Congress now seems to be all over this SPAC phenomenon. Last week a subcommittee of the House Financial Services Committee held a hearing on “Going Public: SPACs, Direct Listings, Public Offerings, and the Need for Investor Protections.” What is the headline from the hearing? All the witnesses agreed that, to prevent regulatory arbitrage, all IPO vehicles, whether traditional IPOs or SPACs, should operate on a level playing field and be subject to the same type of regulation of disclosure and liability. Many House members also took the opportunity to promote their own proposed or pending legislation about the capital markets, and several House members offered their recommendations for a happy marriage. At a separate hearing, SEC Chair Gary Gensler gave testimony before a different subcommittee, which in part addressed SPACs. Is some kind of Congressional action in the offing?
You’d have to assume that the SEC didn’t spend a whole lot of time agonizing over the rule proposal—as reported by CNBC and Reuters, it took only a little over a week for the SEC to reject the NYSE’s proposed rule change that would have allowed companies going public to raise capital through primary direct listings. (See this PubCo post.) It remains to be seen whether the SEC is opposed to the concept in general, making rehabilitation of the proposal unlikely, at least in the near term, or whether the proposal could be quickly resurrected after some fixes to the proposal (or to other rules to accommodate the proposal).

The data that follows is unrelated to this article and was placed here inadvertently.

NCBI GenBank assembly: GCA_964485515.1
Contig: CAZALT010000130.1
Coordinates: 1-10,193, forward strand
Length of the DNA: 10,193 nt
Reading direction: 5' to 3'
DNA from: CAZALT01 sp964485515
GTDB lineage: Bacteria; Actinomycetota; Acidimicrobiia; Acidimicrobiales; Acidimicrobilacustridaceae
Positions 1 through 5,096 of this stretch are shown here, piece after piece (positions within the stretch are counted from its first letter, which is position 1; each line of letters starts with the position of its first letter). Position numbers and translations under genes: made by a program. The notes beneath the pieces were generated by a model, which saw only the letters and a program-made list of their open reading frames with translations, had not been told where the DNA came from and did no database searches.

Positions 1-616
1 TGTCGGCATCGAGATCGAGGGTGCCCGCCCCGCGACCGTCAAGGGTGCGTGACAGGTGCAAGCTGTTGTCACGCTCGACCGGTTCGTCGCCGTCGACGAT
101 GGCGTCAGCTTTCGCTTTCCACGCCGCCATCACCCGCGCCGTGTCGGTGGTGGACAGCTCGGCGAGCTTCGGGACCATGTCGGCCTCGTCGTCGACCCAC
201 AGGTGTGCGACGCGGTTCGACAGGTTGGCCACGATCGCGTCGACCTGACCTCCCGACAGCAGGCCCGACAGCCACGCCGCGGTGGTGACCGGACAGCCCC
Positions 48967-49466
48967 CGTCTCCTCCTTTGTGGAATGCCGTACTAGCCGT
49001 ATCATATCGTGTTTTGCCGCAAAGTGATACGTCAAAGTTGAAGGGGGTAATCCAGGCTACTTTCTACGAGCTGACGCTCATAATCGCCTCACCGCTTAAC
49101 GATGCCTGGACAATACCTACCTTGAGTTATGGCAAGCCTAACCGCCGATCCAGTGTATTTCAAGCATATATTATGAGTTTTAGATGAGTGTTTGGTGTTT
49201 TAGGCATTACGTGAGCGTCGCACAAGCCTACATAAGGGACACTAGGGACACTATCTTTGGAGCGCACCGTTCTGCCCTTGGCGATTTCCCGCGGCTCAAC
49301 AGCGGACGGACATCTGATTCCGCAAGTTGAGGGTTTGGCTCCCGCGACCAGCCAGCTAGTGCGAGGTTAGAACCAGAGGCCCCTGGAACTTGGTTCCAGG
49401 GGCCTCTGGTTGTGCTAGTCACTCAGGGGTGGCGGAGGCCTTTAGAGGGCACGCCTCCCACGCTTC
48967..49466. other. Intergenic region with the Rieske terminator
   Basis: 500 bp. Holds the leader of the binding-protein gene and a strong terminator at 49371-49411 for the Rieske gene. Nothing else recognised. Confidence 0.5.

The NYSE has filed with the SEC a proposed rule change that would allow companies going public to raise capital through a primary direct listing. Under current NYSE rules, only secondary sales are permitted in a direct listing. As a result, thus far, companies that have embarked on direct listings have been more of the unicorn variety, where the company was not necessarily in need of additional capital. If approved by the SEC, will the new proposal be a game changer for the traditional underwritten IPO?